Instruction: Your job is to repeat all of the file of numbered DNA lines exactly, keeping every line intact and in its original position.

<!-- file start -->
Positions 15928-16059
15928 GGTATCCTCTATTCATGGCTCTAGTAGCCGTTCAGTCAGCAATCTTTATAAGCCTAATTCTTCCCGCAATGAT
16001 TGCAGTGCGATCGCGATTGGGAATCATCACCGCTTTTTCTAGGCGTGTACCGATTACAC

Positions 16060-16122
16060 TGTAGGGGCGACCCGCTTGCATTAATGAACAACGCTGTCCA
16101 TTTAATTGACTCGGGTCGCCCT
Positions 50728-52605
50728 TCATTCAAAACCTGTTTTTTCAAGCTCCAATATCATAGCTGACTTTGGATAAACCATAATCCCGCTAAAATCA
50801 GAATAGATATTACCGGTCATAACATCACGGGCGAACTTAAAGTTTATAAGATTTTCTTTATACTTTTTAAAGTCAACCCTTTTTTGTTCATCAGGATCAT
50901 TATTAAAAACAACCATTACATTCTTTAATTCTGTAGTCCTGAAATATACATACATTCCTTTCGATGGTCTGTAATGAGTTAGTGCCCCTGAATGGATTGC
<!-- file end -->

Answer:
Positions 15928-16059
15928 GGTATCCTCTATTCATGGCTCTAGTAGCCGTTCAGTCAGCAATCTTTATAAGCCTAATTCTTCCCGCAATGAT
16001 TGCAGTGCGATCGCGATTGGGAATCATCACCGCTTTTTCTAGGCGTGTACCGATTACAC

Positions 16060-16122
16060 TGTAGGGGCGACCCGCTTGCATTAATGAACAACGCTGTCCA
16101 TTTAATTGACTCGGGTCGCCCT
Positions 50728-52605
50728 TCATTCAAAACCTGTTTTTTCAAGCTCCAATATCATAGCTGACTTTGGATAAACCATAATCCCGCTAAAATCA
50801 GAATAGATATTACCGGTCATAACATCACGGGCGAACTTAAAGTTTATAAGATTTTCTTTATACTTTTTAAAGTCAACCCTTTTTTGTTCATCAGGATCAT
50901 TATTAAAAACAACCATTACATTCTTTAATTCTGTAGTCCTGAAATATACATACATTCCTTTCGATGGTCTGTAATGAGTTAGTGCCCCTGAATGGATTGC